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The Daily Tar Heel

ROTC event will honor UNC, U.S. veterans

The ROTC color guard stands ready near Memorial Hall before the commencement of the Veterans Day ceremony in 2013.

The ROTC color guard stands ready near Memorial Hall before the commencement of the Veterans Day ceremony in 2013.

Captain Jared Miller, professor of military science, said anyone is welcome at the event. 

“Veterans Day is an important day we use to recognize veterans not only from UNC, but across the country,” Miller said.

Sophomore peace, war and defense major Henry Farmer helped organize the event. He said the ceremony will honor the 715 UNC alumni who have died in combat since the War of 1812 as well as veterans everywhere.

At the event, the five branches of the military — Navy, Army, Coast Guard, Air Force and Marine Corps — will each play their songs, Miller said.

UNC School of Medicine professor Bruce Cairns, who served as a lieutenant commander in the Navy from 1986 to 2005 before he came to UNC, said he is honored to be a featured speaker at the event.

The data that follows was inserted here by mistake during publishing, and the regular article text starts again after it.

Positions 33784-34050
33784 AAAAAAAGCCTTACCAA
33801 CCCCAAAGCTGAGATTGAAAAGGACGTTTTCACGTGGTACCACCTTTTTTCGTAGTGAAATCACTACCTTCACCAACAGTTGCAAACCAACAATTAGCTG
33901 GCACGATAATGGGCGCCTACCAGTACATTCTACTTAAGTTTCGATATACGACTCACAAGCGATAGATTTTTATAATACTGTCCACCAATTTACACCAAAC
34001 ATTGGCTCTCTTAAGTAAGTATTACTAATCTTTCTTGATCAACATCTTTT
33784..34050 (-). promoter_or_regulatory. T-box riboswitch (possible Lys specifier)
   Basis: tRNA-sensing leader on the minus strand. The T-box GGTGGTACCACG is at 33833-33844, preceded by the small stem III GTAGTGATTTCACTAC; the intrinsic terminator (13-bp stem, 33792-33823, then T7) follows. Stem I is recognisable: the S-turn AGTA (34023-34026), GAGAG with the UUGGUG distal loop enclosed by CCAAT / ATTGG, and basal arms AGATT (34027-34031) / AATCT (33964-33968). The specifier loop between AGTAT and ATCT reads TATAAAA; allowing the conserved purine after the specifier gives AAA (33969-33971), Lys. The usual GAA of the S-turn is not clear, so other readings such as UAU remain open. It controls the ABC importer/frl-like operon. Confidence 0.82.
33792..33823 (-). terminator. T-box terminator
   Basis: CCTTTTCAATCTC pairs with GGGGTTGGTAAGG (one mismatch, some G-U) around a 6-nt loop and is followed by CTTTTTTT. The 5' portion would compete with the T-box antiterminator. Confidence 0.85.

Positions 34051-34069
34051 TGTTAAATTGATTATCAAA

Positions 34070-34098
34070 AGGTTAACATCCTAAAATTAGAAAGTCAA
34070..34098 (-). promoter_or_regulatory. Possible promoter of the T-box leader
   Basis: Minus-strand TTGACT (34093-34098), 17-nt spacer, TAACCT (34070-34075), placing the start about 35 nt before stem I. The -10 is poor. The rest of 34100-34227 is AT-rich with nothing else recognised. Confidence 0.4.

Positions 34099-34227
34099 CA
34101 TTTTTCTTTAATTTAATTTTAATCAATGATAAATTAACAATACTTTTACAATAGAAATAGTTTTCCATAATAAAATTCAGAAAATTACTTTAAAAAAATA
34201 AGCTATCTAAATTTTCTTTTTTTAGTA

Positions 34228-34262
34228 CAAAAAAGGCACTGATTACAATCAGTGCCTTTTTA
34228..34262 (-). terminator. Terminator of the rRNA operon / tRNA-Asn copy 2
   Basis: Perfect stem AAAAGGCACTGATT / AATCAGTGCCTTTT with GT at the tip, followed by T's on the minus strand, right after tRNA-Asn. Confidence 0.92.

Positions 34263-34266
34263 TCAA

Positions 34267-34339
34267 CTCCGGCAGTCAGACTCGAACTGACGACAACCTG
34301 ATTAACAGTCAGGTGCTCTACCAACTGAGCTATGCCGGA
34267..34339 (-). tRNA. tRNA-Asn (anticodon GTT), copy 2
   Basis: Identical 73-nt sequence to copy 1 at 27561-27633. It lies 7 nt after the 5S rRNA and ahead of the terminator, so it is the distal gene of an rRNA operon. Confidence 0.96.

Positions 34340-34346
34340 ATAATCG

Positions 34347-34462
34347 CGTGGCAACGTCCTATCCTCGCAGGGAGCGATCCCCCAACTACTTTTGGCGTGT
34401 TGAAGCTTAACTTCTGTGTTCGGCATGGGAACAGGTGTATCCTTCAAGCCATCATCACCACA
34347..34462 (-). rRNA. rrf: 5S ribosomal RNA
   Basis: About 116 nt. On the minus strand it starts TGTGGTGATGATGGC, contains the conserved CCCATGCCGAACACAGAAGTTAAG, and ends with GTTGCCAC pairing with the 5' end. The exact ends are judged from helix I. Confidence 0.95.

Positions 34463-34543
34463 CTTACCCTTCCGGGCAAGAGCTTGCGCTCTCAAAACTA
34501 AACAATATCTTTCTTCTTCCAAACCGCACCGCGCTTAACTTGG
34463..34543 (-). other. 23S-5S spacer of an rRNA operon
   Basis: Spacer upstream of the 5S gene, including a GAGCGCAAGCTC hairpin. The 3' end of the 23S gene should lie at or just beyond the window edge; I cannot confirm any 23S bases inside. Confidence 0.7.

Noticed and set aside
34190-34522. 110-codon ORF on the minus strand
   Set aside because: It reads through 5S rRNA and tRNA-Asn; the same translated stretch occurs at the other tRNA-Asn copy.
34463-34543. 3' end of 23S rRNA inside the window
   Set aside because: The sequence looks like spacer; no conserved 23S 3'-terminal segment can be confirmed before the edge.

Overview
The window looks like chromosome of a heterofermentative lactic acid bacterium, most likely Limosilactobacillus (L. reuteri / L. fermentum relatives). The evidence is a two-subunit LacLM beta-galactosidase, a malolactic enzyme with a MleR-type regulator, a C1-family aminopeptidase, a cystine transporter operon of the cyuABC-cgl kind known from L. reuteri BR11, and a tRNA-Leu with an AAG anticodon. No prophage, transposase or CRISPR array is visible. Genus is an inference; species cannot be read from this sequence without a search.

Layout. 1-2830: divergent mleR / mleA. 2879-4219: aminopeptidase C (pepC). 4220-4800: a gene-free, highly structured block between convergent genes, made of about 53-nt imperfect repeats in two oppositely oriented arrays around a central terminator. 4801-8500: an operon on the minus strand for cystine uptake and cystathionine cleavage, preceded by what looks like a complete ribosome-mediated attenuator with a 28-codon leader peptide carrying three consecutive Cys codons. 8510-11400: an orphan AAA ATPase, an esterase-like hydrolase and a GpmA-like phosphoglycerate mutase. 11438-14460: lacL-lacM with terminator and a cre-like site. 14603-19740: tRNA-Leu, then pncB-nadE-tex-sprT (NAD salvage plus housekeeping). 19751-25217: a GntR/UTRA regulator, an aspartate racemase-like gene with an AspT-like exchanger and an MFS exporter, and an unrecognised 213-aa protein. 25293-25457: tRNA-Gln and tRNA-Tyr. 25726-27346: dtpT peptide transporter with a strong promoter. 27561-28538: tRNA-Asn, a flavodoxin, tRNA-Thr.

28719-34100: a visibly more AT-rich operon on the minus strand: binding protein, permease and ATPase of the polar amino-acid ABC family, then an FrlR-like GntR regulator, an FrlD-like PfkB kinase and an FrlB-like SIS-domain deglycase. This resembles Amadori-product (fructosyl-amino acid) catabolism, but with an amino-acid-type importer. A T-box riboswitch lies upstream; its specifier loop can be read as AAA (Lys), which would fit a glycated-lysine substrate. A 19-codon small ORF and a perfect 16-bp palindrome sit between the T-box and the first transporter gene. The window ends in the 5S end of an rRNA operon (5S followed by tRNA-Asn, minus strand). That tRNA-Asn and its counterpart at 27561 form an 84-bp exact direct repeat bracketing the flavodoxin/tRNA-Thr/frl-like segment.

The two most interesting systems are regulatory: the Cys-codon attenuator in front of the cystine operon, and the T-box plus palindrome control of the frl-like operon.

Cairns said he plans to talk about how UNC can serve veterans as a public University. He said specific programs like UNC Core, which gives higher education opportunities to veterans and active duty service members, and people like UNC Kenan-Flagler Business School professor Bob Connolly, who donated 14 tons in care packages between 2005 and 2013, have helped veterans.

Cairns said he visited Fort Bragg, North Carolina in 2008 during the Iraq and Afghanistan wars to see if UNC could offer any help.

“It’s the center of the Special Forces universe,” he said. “It’s where all of the Special Forces medics are trained.”

Cairns said the medics wanted their Special Forces medics to have the most advanced techniques, and requested specialized training in areas like burns, surgery and trauma from UNC Hospitals. He said UNC Hospitals has trained more than 60 Special Forces medics since then.

Cairns said UNC created its Physician Assistant Studies with Special Forces medics veterans in mind.

“Many of these people are from North Carolina or call North Carolina home, and they might be transitioning out of the military and they want to be able to serve their country in a different capacity — they want to be able to be a health care provider,” he said.

Cairns said veterans, who often struggle with post traumatic stress disorder or financial issues, should be supported.

“We need to remember the history of our nation and the people who have fought and defended our freedoms and our liberties, and that we all bear some responsibility to support those who have sacrificed so much,” he said.

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